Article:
# RRB Pg 117.  Saturation: When the air contains as much moisture as it can hold  The higher the temperature, the more moisture air can hold  If air.

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RRB Pg 117

 Saturation: When the air contains as much moisture as it can hold  The higher the temperature, the more moisture air can hold  If air temperature of moist air is lowered enough, the air will become saturated  If the temp falls below the dew point, water vapor usually turns into liquid water

 Moisture in the form of water vapor enters the atmosphere by evaporation, sublimation to a gas, and transpiration  Evapotranspiration: Evaporation and Transpiration together  Large amounts of energy are needed to change liquid water into water vapor during evaporation and transpiration, most of which comes from insolation  EUREKA!! EUREKA!!  Transpiration- a flashback to biology Transpiration- a flashback to biology

 Sling psychrometer: has two thermometers mounted so they can be slung through the air. One thermometer records air temp (dry bulb temp) and the other has a wet cloth which measures the wet bulb temp  Evaporation causes cooling  The drier the air, the greater the evaporational cooling, the greater the difference between the dry-bulb and wet- bulb temps  Use a dew point temperature table to determine the dew-point. ESRT pg 12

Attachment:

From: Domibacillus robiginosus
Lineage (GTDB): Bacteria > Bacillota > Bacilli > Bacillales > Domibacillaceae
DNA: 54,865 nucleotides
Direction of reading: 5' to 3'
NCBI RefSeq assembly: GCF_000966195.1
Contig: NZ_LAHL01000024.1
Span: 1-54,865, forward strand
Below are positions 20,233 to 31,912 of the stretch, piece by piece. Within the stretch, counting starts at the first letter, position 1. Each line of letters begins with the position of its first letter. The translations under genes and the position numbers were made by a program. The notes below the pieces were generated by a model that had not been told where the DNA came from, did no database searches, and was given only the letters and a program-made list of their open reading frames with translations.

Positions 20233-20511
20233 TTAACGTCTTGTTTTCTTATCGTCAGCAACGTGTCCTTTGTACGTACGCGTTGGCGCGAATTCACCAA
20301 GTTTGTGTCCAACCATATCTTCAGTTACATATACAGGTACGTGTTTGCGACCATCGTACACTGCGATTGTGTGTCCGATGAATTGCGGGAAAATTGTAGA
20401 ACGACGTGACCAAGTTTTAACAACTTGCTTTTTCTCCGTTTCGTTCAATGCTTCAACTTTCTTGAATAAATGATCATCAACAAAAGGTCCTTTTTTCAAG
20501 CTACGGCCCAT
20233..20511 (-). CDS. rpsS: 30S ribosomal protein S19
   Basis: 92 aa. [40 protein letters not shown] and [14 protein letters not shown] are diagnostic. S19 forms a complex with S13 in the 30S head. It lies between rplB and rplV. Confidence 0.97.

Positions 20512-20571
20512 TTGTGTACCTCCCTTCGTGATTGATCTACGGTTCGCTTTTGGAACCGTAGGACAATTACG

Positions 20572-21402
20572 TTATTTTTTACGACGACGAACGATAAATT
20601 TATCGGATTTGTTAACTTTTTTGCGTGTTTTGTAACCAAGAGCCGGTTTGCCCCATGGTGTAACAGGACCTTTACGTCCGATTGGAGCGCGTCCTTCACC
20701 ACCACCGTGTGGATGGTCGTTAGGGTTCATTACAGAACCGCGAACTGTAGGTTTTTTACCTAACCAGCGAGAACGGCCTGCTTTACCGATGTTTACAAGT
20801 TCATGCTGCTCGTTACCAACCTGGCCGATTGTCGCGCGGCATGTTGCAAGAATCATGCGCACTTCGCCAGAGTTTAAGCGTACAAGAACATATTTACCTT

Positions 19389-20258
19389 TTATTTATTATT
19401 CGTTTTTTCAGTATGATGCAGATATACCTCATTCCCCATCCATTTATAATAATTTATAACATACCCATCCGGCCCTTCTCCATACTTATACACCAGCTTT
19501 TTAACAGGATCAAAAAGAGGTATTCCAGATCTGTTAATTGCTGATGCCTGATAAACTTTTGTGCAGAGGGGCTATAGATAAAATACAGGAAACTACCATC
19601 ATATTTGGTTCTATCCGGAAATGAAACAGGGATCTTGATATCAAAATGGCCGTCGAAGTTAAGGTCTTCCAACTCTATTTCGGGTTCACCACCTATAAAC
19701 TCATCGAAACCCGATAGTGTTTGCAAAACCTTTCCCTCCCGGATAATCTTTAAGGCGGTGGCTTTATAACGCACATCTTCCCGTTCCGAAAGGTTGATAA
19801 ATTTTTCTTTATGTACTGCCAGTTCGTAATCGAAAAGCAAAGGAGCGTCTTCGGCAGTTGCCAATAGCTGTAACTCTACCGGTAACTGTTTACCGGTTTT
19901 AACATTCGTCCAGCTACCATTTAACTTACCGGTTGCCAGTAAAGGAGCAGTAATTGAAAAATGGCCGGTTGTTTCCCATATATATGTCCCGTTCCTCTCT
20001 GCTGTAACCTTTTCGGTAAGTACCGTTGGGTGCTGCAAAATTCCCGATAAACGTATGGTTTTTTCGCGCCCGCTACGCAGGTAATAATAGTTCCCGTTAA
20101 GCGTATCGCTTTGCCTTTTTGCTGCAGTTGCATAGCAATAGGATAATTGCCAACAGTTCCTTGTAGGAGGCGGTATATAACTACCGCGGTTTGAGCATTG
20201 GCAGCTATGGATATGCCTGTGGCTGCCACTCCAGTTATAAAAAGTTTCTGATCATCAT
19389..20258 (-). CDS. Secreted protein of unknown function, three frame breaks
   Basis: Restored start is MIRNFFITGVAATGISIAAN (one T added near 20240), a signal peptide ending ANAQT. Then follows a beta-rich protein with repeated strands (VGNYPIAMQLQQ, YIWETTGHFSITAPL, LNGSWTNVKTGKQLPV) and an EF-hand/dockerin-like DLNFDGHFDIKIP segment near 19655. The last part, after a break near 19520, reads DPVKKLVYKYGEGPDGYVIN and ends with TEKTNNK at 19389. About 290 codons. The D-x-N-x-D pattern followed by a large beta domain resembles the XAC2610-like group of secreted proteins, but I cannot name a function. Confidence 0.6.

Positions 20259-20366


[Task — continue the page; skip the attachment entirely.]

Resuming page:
 Dew point is expressed using a unit of temperature (Celsius or Fahrenheit)  Dew point: the temp to which air must be cooled to become saturated  The only way to change the dew point is by adding or removing moisture from the air

 Locate the dry-bulb (air temperature) reading on the left hand side of the chart  Subtract the wet-bulb reading (measure of how dry or saturated the air is) from the dry- bulb reading  Locate the difference between the wet-bulb and dry-bulb readings across the top of the chart  Follow the horizontal row for the dry-bulb reading to the right until it meets the vertical column running down from the difference between the wet-bulb and dry- bulb readings

 If the dry-bulb temperature is 8 degrees Celsius and the wet-bulb temperature is 2 degrees Celsius, find the dew point  Note that the wet-bulb temp will always be the same or colder than the dry-bulb

 If the dry-bulb temperature is 26 degrees Celsius and the wet-bulb temperature is 25 degrees Celsius, find the dew point

 Relative humidity: the ratio of the amount of water vapor in the air (absolute humidify) to the maximum amount it can hold (moisture capacity)  Relative humidity is expressed as a percent of saturation  Air that is saturated = 100%  To determine RH, you need a sling psychrometer and a RH table- ESRT 12

 If the RH is 50%, the air could contain twice as much water vapor  As the temperature of the air approaches the dew point, the relative humidity approaches 100%

 Locate the dry-bulb reading on the left-hand side of the Relative Humidity chart  Subtract the wet-bulb reading from the dry- bulb reading  Locate the difference between the wet-bulb and dry-bulb readings across the top of the chart  Follow the horizontal row for the dry-bulb reading to the right until it meets the vertical column running down from the top

1. Find the RH when the dry-bulb temperature is 18 degrees Celsius and the wet-bulb temperature is 13 degrees Celsius 2. Find the RH when the dry-bulb temperature is 10 degrees Celsius and the wet-bulb temperature is 9 degrees Celsius

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